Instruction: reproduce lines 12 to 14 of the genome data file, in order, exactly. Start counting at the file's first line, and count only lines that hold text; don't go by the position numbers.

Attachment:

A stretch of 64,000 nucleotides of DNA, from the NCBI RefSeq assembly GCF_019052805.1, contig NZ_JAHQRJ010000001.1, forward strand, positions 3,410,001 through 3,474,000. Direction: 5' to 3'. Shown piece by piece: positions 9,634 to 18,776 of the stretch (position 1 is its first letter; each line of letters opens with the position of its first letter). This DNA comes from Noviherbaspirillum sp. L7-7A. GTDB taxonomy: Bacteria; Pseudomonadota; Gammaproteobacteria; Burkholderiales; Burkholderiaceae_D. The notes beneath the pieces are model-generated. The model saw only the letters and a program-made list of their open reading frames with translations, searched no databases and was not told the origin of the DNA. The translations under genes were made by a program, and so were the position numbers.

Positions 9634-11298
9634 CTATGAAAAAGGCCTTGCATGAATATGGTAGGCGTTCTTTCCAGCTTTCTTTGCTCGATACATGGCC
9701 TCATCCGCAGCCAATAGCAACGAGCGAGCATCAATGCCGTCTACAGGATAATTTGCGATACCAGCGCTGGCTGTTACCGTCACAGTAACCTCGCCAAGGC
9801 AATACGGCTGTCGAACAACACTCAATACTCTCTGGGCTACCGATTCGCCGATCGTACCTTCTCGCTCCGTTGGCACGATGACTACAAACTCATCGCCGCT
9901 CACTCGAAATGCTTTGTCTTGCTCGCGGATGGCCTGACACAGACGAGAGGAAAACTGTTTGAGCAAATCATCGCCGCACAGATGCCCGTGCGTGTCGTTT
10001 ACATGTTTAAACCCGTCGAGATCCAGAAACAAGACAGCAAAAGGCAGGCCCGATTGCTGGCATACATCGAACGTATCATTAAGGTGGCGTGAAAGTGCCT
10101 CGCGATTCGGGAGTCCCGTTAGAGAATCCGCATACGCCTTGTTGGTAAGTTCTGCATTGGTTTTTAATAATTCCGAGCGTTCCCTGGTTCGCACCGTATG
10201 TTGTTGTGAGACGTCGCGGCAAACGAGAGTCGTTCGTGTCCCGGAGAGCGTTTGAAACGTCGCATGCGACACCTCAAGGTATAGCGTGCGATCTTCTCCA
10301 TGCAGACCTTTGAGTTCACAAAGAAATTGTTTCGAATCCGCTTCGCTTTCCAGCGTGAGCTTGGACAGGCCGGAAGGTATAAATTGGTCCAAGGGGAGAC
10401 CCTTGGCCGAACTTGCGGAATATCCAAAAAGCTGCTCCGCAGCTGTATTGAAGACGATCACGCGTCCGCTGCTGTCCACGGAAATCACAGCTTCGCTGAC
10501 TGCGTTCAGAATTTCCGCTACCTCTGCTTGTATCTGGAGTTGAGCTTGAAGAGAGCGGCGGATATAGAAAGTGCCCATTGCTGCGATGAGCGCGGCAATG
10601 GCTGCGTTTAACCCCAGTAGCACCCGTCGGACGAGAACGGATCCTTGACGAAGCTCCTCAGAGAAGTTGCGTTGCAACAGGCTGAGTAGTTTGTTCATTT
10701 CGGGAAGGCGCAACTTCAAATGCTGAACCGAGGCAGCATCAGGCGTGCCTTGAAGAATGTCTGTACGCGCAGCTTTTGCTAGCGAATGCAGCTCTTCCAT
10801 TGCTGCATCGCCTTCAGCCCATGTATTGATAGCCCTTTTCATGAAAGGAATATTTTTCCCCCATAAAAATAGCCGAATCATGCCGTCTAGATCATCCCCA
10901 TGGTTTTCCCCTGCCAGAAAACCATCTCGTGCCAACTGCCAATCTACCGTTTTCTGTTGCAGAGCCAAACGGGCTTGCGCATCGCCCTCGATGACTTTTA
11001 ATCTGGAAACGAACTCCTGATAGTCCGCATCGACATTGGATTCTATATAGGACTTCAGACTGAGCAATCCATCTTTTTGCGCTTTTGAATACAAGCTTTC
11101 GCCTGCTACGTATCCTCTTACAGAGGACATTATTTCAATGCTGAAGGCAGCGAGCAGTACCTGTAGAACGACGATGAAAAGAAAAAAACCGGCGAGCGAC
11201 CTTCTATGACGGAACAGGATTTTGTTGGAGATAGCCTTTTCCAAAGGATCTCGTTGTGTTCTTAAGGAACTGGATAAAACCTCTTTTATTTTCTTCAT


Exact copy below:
10501 TGCGTTCAGAATTTCCGCTACCTCTGCTTGTATCTGGAGTTGAGCTTGAAGAGAGCGGCGGATATAGAAAGTGCCCATTGCTGCGATGAGCGCGGCAATG
10601 GCTGCGTTTAACCCCAGTAGCACCCGTCGGACGAGAACGGATCCTTGACGAAGCTCCTCAGAGAAGTTGCGTTGCAACAGGCTGAGTAGTTTGTTCATTT
10701 CGGGAAGGCGCAACTTCAAATGCTGAACCGAGGCAGCATCAGGCGTGCCTTGAAGAATGTCTGTACGCGCAGCTTTTGCTAGCGAATGCAGCTCTTCCAT